Chris Dawson loved his wife AND his teenage mistress, lawyer argues


Chris Dawson ‘loved his wife AND his teenage mistress who walked around the house topless’: Lawyer argues ‘a man can love two women at the same time’ just as ‘the French do’

  • Chris Dawson was capable of loving two women at the same time, court hears 
  • Dawson is accused of murdering his wife Lynette Dawson in January 1982 
  • Crown argues he did it as he wanted an unfettered relationship with babysitter
  • But his lawyer argues ‘a man can love two women at the same time’  

Accused wife killer Christopher Michael Dawson could love two women at the same time – just like many French do, his murder trial has been told.

During her closing submissions on Friday, Dawson’s defence barrister Pauline David said it was normal for a man to have feelings for two women simultaneously.

Dawson, now 73, is accused of murdering his wife Lynette Dawson and disposing of her body in January 1982 because he wanted an unfettered relationship with his former high school student, known as JC.

Ms David argued that Dawson could have a long and loving relationship with his wife while having sex with JC, saying the French did it as a national sport.

‘I think the reality is a man can love two women at the same time … It happens that you care about two people deeply. Sometimes you’re very torn,’ she told the NSW Supreme Court.

Chris Dawson admits having an extramarital affair with teenage babysitter JC (above with Lynette Dawson’s daughters), who once sunbaked by his pool topless

Dawson's lawyer Pauline David told the court that a man could love two women at the same time. Above, a file photo of Dawson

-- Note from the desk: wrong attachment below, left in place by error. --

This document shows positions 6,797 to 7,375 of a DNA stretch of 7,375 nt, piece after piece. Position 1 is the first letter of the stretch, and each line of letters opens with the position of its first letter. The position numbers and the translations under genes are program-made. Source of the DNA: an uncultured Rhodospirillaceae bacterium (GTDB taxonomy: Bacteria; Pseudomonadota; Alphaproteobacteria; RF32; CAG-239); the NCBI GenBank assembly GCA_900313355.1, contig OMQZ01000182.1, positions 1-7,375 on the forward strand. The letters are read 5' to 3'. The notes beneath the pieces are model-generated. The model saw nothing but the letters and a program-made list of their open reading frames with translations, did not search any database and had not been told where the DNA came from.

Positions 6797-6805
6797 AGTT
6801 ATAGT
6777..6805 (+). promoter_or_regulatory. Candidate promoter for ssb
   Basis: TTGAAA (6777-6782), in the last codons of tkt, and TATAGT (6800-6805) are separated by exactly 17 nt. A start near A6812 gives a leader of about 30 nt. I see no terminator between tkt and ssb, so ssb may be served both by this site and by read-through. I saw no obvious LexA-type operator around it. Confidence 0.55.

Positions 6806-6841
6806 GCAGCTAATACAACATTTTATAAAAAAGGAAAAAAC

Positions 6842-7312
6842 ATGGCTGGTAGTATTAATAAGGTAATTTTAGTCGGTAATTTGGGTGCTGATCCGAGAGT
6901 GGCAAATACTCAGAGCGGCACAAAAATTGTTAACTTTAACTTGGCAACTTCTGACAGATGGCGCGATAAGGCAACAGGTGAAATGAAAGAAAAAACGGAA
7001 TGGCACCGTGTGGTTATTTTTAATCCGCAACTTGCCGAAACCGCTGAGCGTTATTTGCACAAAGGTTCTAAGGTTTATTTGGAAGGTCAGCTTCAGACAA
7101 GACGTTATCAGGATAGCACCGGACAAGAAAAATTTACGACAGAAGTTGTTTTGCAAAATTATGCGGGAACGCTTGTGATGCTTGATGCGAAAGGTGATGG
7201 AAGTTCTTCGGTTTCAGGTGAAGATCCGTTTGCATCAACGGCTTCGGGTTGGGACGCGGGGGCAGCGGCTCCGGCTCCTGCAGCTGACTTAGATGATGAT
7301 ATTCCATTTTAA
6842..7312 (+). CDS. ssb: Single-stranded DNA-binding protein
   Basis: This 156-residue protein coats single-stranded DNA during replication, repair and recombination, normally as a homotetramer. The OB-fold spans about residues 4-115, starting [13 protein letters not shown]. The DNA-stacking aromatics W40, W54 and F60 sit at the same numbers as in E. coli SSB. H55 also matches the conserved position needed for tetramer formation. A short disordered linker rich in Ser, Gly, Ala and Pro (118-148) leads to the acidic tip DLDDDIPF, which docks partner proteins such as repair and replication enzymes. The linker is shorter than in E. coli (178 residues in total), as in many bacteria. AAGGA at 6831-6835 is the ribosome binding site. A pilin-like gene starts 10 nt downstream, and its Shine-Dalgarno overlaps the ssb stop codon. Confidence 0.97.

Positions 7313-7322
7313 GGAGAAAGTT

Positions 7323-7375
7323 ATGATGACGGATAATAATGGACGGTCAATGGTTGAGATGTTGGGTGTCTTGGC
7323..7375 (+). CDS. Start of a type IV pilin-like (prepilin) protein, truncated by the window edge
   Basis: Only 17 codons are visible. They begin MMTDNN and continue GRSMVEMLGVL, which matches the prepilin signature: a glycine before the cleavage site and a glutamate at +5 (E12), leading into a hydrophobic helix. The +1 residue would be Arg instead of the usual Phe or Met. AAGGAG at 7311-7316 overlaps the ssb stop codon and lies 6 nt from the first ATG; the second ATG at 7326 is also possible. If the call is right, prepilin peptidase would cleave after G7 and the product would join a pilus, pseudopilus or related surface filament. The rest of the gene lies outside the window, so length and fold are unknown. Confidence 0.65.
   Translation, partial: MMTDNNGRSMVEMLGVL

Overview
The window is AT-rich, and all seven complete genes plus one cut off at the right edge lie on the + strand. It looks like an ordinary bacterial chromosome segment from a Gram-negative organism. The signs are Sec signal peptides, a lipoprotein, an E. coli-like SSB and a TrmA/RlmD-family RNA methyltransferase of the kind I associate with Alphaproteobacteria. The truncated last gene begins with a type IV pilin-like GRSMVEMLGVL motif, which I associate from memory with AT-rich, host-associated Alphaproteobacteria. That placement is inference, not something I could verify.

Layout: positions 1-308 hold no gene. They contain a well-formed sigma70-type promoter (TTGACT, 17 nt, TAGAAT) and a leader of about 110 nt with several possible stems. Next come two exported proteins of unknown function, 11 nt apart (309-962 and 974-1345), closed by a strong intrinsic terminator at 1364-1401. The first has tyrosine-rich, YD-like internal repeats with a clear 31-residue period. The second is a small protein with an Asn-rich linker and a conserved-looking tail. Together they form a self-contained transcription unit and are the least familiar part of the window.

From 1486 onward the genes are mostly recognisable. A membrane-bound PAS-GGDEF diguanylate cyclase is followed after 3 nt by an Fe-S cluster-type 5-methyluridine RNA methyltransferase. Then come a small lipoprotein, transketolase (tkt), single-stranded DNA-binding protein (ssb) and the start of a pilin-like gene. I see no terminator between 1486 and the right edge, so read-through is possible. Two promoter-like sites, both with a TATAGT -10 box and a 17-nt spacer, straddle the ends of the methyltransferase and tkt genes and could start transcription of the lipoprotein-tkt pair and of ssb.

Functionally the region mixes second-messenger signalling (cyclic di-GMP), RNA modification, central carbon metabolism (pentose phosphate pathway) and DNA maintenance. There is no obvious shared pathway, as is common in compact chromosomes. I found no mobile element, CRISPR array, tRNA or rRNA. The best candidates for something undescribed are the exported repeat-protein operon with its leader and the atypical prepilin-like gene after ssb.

Dawson’s lawyer Pauline David told the court that a man could love two women at the same time. Above, a file photo of Dawson

Dawson acknowledged that his extramarital affair with JC had been hurtful to his then wife but that he had already paid a very heavy price for it, the barrister said.

JC would swim topless in front of his wife in the family pool, the trial has heard. 

In an interview with homicide detectives in 1991, Dawson said he had yearned for contact from his wife after she had disappeared in January 1982.

Evidence suggests JC moved into his matrimonial home in Bayview, Sydney soon after Mrs Dawson vanished and was photographed wearing her clothing. 

However, his legal team has denied any inferences could be drawn from this that murdered his wife to get her out of the way.

Ms David told Justice Ian Harrison that there was no committed relationship right away when JC moved into the home but that this had developed over time.

‘Your Honour could not accept that she moved into the matrimonial bed as the wife, so to speak.’

Dawson previously claimed he only began a de facto relationship with JC in April 1982. 

The pair married in 1984 and separated in 1990 amidst a heated custody dispute. 

Dawson at the NSW Supreme Court on Friday. The murder trial is entering its final stages

Dawson at the NSW Supreme Court on Friday. The murder trial is entering its final stages

Dawson's first wife Lynette (above, the couple together) hasn't been seen since January 1982

Dawson’s first wife Lynette (above, the couple together) hasn’t been seen since January 1982

Ms David said her client’s marriage to JC was not unusual because he truly thought Mrs Dawson had abandoned the home and moved on.

Evidence of any animosity towards Mrs Dawson could be rejected, the barrister said.

Claims by JC that Dawson had tried to hire a hitman to kill his wife before she disappeared were unreliable because they were first made during the acrimonious custody dispute, Ms David submitted.

Evidence by Warriewood Childcare worker Annette Leary that Mrs Dawson had bruises around her throat after being grabbed by her husband before a marriage counselling session the day before she disappeared should also be discounted, the court heard.

Not only did this evidence not line up with evidence from other childcare workers that the Dawsons arrived at the centre happy and in good spirits, but there were other inconsistencies in Ms Leary’s testimony which made it unreliable, Ms David said.

The trial continues.

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